By: Matthew Silkin  | 

How White was My Movie: A Look at Whitewashing in Film

I was reading through some of the plot synopses for upcoming movies this year when one of them caught my eye as adapting something I had recently watched. The plot, without spoilers, reads as follows:

“A high school prodigy finds a book in the street one day. This book happens to belong to the God of Death, who decided to drop it in the human world out of sheer boredom. The rules for using the book, as reiterated in the inside cover, are that if you know someone’s name and face, you can write their name in the book and they will instantly die. The high schooler uses the book to kill off criminals and other people he finds undesirable, while being tracked down by Interpol’s best detective.”

The movie, if you haven’t guessed it already, is an adaptation of the hit manga and anime series Death Note, created by Tsugumi Ohba and Takeshi Obata. There is, however, one difference between the Japanese original and the American adaptation that I find a little baffling: Light Yagami, the protagonist of the manga, has been changed to Light Turner for Western audiences. And he’s not the only character with this bizarre change in ethnicity - his father, Soichiro Yagami, is now James Turner, and pop idol and love interest Misa Amane is instead Mia Sutton. And while there’s not a lot that Hollywood can do to Americanize a shinigami (Japanese mythological death god) named Ryuk, they did get the voice of Willem Dafoe for the character, instead of having someone of Japanese descent provide voice work.

This, surprisingly enough, isn’t the only offender of whitewashing in the past few years. 2017 also brings us an American adaptation of the 1995 Japanese animated movie Ghost in the Shell, starring noticeably not-Japanese actress Scarlett Johansson as The Major, the cyborg leader of an anti-terrorism squad. And last year’s Doctor Strange drew ire when it cast Tilda Swinton as the Ancient One, a character who in the comics is portrayed as Tibetan.

Do not take this article to mean that I do not think the actors I listed above are incapable of acting. Scarlett Johansson and Willem Dafoe have both proven themselves to be fine actors, and Tilda Swinton has, in the past, been nominated for many major awards, including winning the Academy Award for Best Supporting Actress for her role in Michael Clayton. What I have been seeing, though, and what I do want to point out, is that all of these actors are white, portraying characters of different ethnic backgrounds - specifically, in the case of those films referenced in this article, East Asian. The angry comments on the Internet following each of these casting announcements would have you think that this is a bigger problem than it is, but it still is a problem that needs to be addressed.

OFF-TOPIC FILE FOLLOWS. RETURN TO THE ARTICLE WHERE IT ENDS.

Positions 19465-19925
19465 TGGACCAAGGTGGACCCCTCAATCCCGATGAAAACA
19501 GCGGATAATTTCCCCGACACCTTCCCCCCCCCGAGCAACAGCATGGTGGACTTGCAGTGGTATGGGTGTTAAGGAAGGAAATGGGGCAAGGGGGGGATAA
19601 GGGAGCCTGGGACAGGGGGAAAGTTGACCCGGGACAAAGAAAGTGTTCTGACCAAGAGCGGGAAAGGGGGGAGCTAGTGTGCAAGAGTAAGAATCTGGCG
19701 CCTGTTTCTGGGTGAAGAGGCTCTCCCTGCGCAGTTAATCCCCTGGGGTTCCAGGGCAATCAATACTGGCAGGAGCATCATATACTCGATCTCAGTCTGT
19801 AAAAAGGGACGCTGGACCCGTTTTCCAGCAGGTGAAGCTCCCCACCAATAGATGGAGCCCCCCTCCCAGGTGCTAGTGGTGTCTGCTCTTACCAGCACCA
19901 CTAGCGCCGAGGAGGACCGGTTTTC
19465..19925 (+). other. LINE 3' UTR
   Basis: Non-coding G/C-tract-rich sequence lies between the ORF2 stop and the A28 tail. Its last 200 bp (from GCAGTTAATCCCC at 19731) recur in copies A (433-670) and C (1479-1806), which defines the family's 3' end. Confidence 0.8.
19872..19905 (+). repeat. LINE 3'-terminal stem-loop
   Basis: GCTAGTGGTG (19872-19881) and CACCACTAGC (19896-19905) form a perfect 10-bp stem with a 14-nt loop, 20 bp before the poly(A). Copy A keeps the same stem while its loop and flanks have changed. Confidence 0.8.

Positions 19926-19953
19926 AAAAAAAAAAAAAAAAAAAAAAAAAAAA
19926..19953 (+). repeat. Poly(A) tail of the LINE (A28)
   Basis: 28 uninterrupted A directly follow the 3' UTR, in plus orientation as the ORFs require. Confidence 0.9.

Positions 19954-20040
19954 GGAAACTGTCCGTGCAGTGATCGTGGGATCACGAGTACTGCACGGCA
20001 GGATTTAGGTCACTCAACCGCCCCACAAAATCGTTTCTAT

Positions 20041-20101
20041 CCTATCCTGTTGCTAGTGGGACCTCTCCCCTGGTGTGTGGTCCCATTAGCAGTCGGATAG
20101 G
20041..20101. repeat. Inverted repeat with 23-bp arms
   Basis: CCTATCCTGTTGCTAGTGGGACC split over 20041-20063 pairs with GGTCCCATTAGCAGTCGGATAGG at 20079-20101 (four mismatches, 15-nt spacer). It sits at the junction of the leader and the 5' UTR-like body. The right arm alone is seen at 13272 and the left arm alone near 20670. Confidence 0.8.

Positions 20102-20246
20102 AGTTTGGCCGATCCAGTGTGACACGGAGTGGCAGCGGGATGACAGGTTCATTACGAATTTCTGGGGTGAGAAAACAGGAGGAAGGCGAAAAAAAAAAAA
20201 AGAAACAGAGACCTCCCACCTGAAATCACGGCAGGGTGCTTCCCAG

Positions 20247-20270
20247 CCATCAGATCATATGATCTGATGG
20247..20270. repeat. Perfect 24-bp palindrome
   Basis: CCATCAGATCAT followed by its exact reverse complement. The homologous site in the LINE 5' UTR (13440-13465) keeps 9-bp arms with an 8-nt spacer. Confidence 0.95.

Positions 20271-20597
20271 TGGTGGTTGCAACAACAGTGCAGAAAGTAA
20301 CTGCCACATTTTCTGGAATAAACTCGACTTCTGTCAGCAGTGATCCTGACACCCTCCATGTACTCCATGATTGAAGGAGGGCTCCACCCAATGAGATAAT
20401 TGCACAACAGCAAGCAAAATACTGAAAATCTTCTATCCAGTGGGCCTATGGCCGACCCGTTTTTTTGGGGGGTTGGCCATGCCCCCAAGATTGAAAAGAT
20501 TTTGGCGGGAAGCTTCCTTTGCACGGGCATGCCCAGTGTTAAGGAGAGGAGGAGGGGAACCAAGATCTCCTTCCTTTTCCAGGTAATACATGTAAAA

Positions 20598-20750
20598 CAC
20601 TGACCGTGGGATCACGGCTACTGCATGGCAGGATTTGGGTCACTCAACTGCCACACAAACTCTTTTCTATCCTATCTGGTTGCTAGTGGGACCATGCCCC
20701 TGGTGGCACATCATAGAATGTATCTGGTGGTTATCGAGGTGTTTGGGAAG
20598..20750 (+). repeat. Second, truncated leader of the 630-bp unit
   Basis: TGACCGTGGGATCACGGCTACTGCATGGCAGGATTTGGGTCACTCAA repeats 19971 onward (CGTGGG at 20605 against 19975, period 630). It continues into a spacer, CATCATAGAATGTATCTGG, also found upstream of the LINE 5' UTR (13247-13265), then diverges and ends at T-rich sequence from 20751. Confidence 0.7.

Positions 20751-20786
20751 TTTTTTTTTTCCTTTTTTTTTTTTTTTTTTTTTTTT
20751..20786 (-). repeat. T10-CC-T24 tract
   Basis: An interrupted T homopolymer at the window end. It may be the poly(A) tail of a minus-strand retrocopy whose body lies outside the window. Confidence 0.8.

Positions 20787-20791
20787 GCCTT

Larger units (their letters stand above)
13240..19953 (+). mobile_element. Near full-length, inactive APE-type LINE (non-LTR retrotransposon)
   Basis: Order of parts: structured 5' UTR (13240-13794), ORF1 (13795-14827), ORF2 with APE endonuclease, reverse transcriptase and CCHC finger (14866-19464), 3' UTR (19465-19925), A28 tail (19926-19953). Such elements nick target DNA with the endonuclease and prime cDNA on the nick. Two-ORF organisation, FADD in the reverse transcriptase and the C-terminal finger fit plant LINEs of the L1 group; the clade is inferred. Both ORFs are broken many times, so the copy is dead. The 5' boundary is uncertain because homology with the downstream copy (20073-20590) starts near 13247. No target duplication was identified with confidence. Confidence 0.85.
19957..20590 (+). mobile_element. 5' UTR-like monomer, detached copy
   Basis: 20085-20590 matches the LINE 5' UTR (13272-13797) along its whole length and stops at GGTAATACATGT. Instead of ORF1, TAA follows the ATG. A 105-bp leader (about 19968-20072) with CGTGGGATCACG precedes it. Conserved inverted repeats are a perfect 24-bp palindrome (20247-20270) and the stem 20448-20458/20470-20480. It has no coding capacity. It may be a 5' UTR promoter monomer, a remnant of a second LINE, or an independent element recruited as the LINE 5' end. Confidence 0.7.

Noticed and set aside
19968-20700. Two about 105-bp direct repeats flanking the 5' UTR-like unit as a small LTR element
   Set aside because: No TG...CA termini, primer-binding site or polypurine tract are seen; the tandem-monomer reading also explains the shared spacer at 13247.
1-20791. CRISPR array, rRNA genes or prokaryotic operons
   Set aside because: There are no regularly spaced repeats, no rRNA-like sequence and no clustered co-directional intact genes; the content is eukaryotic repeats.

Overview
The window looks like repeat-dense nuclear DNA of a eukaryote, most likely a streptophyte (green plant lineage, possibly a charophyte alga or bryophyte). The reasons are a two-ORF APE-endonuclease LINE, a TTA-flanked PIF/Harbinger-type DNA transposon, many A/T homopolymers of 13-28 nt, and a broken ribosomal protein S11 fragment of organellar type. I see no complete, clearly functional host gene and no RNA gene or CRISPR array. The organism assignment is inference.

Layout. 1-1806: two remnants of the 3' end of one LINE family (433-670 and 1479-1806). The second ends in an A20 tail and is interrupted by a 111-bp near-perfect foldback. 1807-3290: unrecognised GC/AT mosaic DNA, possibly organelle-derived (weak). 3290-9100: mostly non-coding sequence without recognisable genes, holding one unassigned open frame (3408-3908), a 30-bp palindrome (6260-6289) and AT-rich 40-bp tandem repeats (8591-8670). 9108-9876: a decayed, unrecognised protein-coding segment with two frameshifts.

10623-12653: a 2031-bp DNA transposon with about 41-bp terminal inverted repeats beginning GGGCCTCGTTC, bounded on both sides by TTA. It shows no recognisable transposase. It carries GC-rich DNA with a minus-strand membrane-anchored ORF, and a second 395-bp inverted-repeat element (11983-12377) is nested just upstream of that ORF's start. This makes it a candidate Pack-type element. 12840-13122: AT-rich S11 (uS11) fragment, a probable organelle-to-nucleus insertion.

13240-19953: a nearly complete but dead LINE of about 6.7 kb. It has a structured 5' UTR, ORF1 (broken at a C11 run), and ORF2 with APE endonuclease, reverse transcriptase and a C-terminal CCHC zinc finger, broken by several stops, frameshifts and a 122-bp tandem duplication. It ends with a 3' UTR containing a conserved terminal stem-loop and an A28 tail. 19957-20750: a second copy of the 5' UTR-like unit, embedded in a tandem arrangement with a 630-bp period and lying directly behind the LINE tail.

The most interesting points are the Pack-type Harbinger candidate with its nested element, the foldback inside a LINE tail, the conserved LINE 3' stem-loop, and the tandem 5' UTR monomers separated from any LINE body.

The goal of American movie studios is, first and foremost, to make a profit. They are businesses, after all; their product just happens to be anywhere from 90 minutes to three hours long and a good excuse for movie theaters to overcharge for everything associated with them, but I digress. The logic of the studio is that the consumer will only come see the movie if they recognize the talent behind that movie, regardless of the other aspects of the movie, such as the story. This is why Michael Bay’s name, with all the CGI exploding nonsense that comes with it, still rakes in money, even though his movies are mediocre at best. This is also (partly) why the producers of Doctor Strange went with the Celtic background for their portrayal of the Ancient One, rather than keep the Tibetan aspect and aggravate the nasty dragon that is China in the process. And this is why we are seeing an American actress star as a Japanese cyborg, rather than an up-and-coming Japanese actress.